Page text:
The letter, which we titled ‘England’s “Paradigm War” for the Heart of Childhood’, outlined Wilshaw’s ‘uninformed determination to dragoon England’s young children into unconscionably early quasi-formal learning…, [thus] setting up many for failure at a very young age’. Maintaining that England’s Early Years Education is safe neither in the hands of Ofsted nor of the Department for Education, we suggested that the Government may well be ‘precipitating the first tidal wave of professional “principled non-compliance” with Government policy that our education system has known in living memory’.
I’m known for being a strong critic of Government early years policy-making, stretching back the late 1990s and the introduction of the Curriculum Guidance for the Foundation Stage. Being a campaigning critic has often been a somewhat lonely furrow to plough in a sector, which, until recently, has been notable for its routinely uncritical acquiescence to governmental statutory impositions upon professional pedagogical practice.
Yet in recent months this has all changed – and with breathtaking rapidity. A string of organisations which would previously have been very careful not to express anything remotely construable as critical of government policy are now joining together in a united front to challenge current policies that are pretty much universally believed to be developmentally inappropriate and harmful to many young children. This is due in no small part to the leadership and formidable organising ability shown by Save Childhood Movement CEO Wendy Ellyatt, and her rare talent in bringing together a richly diverse range of opinion under the banner of the ‘Too Much Too Soon’ movement in a way that the Open EYE campaign (which I co-founded) never managed to achieve.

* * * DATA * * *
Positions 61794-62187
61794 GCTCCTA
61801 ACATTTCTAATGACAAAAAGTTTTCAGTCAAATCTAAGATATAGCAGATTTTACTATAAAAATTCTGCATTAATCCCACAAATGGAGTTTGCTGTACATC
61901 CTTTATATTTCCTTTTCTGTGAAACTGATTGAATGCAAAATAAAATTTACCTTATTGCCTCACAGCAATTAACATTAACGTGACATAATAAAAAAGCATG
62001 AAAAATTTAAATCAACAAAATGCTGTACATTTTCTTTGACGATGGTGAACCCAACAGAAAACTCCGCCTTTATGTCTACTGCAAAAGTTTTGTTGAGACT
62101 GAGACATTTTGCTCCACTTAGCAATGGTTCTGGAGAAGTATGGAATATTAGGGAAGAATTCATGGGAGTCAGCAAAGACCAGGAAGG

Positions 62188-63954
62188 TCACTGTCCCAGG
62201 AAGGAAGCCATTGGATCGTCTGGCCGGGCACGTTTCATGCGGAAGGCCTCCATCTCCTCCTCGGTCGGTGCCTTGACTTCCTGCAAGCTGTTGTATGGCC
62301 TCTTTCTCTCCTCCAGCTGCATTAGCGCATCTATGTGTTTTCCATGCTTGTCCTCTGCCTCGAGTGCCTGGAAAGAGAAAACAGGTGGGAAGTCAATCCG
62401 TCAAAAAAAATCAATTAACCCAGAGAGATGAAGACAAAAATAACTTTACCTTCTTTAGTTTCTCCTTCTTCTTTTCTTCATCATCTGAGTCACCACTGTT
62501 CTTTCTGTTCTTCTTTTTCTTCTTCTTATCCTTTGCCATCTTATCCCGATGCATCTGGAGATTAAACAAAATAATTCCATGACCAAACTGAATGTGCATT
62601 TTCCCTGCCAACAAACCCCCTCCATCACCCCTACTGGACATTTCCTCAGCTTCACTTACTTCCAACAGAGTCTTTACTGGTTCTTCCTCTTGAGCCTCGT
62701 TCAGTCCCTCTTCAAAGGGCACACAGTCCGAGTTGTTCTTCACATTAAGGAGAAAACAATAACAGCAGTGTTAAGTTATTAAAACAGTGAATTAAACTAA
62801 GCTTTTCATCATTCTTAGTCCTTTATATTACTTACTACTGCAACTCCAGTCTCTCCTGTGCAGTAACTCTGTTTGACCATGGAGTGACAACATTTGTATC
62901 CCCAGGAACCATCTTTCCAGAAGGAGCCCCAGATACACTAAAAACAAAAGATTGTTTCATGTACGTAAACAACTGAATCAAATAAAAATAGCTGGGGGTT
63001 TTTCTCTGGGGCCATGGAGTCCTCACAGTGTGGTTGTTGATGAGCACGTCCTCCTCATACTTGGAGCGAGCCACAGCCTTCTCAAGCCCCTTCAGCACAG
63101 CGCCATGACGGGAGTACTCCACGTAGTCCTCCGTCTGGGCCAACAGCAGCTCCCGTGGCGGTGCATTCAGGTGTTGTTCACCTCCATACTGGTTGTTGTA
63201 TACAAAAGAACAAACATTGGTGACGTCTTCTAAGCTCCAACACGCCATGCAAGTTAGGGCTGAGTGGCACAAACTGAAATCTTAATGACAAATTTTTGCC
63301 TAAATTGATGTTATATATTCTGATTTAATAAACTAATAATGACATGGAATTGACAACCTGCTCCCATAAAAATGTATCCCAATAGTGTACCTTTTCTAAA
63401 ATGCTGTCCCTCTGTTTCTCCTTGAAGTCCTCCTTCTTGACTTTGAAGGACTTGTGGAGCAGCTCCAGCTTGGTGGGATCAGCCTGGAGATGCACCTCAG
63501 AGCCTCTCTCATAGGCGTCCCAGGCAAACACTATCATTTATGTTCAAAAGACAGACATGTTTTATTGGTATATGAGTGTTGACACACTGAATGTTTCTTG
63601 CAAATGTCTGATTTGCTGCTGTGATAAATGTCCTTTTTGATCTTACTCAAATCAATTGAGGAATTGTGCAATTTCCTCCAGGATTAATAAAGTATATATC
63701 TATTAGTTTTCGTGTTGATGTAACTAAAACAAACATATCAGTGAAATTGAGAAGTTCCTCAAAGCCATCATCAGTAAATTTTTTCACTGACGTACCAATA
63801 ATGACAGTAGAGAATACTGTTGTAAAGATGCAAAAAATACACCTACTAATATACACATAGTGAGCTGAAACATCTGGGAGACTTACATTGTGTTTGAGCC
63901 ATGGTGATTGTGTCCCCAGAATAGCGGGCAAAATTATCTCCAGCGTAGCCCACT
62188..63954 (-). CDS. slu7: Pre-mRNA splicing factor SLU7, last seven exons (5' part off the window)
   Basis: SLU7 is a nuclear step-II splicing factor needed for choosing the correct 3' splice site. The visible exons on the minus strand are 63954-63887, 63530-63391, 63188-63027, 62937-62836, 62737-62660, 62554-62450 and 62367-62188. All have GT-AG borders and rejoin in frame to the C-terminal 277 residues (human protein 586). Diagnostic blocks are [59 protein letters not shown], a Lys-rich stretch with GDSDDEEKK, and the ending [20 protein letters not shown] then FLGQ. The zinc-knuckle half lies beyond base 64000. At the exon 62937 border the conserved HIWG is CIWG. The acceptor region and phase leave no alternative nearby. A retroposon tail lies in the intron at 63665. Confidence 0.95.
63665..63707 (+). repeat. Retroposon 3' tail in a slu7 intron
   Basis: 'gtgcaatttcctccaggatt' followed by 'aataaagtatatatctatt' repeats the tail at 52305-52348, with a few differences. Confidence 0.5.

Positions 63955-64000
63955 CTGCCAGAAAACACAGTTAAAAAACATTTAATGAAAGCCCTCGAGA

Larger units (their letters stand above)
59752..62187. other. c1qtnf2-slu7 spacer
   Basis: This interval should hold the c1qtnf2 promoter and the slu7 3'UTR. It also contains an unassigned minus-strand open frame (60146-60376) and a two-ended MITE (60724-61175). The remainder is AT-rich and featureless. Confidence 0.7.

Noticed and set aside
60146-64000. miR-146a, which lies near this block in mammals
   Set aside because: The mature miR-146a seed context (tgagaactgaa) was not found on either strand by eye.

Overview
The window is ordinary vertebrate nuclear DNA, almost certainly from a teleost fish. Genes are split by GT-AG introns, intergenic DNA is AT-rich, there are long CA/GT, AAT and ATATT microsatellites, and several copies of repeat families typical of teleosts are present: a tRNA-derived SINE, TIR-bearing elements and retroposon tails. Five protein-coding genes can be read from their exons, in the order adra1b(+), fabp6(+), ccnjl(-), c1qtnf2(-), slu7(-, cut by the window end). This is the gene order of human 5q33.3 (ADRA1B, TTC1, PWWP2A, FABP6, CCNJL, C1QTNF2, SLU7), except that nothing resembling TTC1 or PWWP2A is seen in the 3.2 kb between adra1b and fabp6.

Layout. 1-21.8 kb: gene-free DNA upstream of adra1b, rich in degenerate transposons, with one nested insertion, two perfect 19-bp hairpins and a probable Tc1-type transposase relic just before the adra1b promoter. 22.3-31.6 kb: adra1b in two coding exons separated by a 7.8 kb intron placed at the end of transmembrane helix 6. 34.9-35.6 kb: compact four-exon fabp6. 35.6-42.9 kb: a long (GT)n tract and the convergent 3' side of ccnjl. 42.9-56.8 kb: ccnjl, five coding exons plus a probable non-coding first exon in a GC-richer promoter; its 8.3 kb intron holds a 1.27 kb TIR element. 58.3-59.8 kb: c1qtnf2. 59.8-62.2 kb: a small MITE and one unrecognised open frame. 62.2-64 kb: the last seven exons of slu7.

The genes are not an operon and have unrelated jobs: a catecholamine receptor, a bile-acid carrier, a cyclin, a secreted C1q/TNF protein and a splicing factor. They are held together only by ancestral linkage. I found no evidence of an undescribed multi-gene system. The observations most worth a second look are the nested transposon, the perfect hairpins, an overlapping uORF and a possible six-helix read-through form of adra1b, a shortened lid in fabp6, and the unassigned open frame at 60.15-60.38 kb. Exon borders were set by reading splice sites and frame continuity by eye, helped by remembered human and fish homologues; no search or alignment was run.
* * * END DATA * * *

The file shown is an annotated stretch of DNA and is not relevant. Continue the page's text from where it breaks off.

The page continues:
To conclude, I would venture that the DfE urgently needs to find the maturity to openly ponder on just why it is that what has previously been a largely meek and compliant Early Years field is now reacting in this way – to the extent of even suggesting a mass campaign to defy government statutory impositions. Will these new challenges be met with anything more than the usual on-message, robotic response from a DfE ‘spokesperson’ offering a mixture of anodyne, evidence-lite assertions and authoritarian, disciplining threats – thus (as usual) completely failing to address the substance of the concerns that are now erupting in unison across the sector? I would like to think that some kind of Damascene conversion towards such mature, non-defensive openness in the Department for Education were possible – but based on many years of frustrating campaigning in this duplicitous policy-making world, it gives me no pleasure at all to conclude by admitting, with heavy heart, that I'm not holding my breath.
- Richard House is a trained Steiner Kindergarten teacher, currently lecturing in Early Childhood at the University of Winchester, and is a founder-member of the Save Childhood Movement, Early Childhood Action and the Open EYE campaign (2007–12). He edited the best-selling book 'Too Much, Too Soon?' (Hawthorn Press, Stroud, 2011).